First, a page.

Two Worlds II review
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Although an improvement on its predecessor, regular glitches and frequent bugs continue to impede an otherwise enjoyable title...
Two Worlds II was always going to have a tough time. Its predecessor - Two Worlds - was a buggy and unpolished game, defended by only the most diehard RPG fans. Overshadowed by this unimpressive pedigree, Two Worlds II certainly has a long way to go to convince sceptics to part with their money. Set in a world that will be a little too familiar to anyone who has played an RPG before, Two Worlds II is a third person romp around a vast and fairly diverse game area. You complete quests, craft items and spells, search for loot and perform all manner of other tasks in typical RPG style as you progress through the game. The basic story is that the evil ruler of the land has your sister, and you embark upon a quest to rescue her, getting sidetracked by the usual things along the way.
At this point you may be forgiven for thinking that this all seems rather familiar; and that’s largely because it is. With a few notable exceptions, Two Worlds II does very little to break away from the standard format of the RPG. There are times when the similarities between Two Worlds II and its competitors become so complete that you’ll get a hefty sense of déjà vu, particularly if you have Oblivion in mind.
Right from the start there are problems with the gameplay. The controls feel spongy and unresponsive, and the button mapping is confused. Too many buttons are given too many jobs. The L2 is particularly bad, managing running, sneaking and aiming down the sights of your bow, making it a confusing sequence of presses to perform some very simple actions. These problems persist throughout the game, with few actions unhindered by the clunky and unresponsive controls. All too often I found myself blaming them for particularly frustrating deaths.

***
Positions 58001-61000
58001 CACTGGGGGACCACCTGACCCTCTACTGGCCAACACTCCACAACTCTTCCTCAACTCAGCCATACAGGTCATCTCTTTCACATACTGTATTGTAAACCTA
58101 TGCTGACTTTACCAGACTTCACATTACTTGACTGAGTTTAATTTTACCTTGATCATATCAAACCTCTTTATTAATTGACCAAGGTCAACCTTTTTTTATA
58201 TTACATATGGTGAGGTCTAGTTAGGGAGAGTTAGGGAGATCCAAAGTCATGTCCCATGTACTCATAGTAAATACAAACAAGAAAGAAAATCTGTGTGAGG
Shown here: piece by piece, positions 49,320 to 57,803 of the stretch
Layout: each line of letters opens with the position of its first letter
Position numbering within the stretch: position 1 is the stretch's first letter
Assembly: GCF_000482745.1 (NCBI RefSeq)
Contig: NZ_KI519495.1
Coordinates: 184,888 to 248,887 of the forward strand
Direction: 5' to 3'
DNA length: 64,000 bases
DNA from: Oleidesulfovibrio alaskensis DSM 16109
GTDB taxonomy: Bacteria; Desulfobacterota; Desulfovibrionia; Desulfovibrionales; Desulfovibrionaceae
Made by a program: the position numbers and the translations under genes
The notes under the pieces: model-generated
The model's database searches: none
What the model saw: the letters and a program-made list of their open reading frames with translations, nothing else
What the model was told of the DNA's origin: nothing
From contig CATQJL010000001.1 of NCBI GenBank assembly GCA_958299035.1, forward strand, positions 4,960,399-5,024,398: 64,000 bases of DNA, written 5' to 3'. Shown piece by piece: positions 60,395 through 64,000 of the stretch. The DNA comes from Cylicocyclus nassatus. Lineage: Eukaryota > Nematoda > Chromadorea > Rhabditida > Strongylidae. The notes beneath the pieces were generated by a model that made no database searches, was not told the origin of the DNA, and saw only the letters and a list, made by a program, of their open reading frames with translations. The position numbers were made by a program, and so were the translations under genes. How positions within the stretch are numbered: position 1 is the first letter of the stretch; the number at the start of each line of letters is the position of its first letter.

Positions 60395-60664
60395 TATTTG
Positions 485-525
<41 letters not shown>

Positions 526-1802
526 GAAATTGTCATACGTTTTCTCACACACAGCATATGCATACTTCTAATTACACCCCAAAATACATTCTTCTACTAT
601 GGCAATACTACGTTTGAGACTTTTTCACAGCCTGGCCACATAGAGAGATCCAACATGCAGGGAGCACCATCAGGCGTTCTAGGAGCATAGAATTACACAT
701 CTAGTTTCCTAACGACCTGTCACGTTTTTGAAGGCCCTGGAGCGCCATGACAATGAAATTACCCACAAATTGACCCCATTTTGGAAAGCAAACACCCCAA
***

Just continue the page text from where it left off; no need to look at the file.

The poor controls are reflected in your character's movements too. Even walking around can be challenging, as the unresponsive buttons and jerky camera bump you into almost every available rock or tree. God help you if you even try to run through a city. Every time you bump an NPC (non-playing character) your infamy goes up a notch; do this a few times and the guards will relentlessly chase you down and hack you to pieces. The combat is also flawed; button presses often feel like they are having no effect at all, and the ones that do have a noticeable delay. Character animations look decidedly outdated too, with swords and hammers being swung around like featherweight toys. Ranged combat is no better either, with arrows landing miles from where you were aiming for no reason at all.
By far the worst issue with combat is the AI. Two Worlds II seems to have catalogued everything that was bad about AI and inserted it into a game. Enemies run blindly directly towards you, only to then stop and stand motionless if you retreat too far. Their path finding is horrible too; they get helplessly stuck on lots of the scenery, running on the spot until you put them out of their misery. Often the easiest way to take out an enemy is to simply stand on a rock and pepper them with arrows.
However, the saving grace of this game for many will be the upgrades and spell systems. Two Worlds II is typically loot-heavy, but you are not limited to simply collecting as much as you can carry and selling it all. Every item can be broken down into its component pieces, and these can be used to upgrade, repair and craft your existing items. Gems and effects can also be applied to weapons and armour in a host of different combinations, letting the player create a personalised and unique weapon to suit a particular situation or playing style.
Spell crafting uses different combinations of cards to create spells from scratch. The cards are broken down into three types; carriers, effects, and modifiers. Effects govern the type of magic the spell uses, carriers control how the spell behaves and modifiers add things like more damage or homing abilities. With this system it is possible to create some really unique and powerful spells, from fire sprays to summoned golems, even a whirling vortex of electrified anvils. All in all, there really is a huge amount of possibilities, which is sure to appeal to fans of a RPG nature.